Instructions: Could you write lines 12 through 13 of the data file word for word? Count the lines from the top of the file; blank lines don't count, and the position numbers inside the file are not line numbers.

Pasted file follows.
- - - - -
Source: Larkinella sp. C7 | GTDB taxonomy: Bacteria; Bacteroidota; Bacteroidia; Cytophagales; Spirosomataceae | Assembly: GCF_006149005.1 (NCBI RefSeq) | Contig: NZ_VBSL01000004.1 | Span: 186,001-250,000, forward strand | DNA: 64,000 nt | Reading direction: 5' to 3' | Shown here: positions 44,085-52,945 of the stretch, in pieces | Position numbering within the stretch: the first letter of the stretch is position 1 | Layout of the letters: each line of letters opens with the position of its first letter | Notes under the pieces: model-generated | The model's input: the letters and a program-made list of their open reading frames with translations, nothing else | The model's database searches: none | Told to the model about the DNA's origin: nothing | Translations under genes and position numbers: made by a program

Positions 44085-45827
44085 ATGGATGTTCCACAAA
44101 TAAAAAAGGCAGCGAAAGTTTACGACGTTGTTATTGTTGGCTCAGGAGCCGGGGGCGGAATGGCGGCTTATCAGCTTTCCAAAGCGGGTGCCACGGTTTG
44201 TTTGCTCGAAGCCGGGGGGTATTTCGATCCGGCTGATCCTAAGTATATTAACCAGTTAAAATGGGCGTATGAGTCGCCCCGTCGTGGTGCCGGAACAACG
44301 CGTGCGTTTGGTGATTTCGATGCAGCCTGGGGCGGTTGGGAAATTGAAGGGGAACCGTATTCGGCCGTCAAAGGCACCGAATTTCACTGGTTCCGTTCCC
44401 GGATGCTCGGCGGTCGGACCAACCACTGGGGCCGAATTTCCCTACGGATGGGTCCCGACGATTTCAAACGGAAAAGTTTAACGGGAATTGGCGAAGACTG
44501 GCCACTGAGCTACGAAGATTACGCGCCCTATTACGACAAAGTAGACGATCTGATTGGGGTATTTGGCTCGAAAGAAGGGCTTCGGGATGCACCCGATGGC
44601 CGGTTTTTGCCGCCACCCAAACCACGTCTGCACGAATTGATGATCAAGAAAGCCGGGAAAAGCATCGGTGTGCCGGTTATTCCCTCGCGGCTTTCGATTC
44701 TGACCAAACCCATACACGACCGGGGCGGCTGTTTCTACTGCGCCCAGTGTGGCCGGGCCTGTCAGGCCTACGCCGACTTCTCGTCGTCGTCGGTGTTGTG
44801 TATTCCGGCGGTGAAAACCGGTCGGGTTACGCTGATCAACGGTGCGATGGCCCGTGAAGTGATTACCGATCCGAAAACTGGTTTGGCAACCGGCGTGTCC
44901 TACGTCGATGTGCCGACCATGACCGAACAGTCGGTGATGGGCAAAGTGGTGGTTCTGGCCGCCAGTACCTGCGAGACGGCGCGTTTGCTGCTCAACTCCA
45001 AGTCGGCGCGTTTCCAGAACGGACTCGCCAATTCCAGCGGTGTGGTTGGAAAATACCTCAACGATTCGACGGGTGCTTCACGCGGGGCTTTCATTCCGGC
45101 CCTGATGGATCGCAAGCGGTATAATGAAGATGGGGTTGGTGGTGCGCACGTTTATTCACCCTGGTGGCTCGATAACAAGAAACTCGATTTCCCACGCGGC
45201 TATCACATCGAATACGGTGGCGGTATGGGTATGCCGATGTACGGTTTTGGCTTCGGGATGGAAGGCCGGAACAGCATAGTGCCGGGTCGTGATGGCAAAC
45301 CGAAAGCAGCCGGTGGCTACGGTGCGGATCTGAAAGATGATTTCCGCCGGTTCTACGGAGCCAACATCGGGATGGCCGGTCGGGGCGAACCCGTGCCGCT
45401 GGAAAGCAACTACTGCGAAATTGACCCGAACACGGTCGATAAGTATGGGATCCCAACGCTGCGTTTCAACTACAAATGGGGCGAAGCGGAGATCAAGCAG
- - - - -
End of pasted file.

44901 TACGTCGATGTGCCGACCATGACCGAACAGTCGGTGATGGGCAAAGTGGTGGTTCTGGCCGCCAGTACCTGCGAGACGGCGCGTTTGCTGCTCAACTCCA
45001 AGTCGGCGCGTTTCCAGAACGGACTCGCCAATTCCAGCGGTGTGGTTGGAAAATACCTCAACGATTCGACGGGTGCTTCACGCGGGGCTTTCATTCCGGC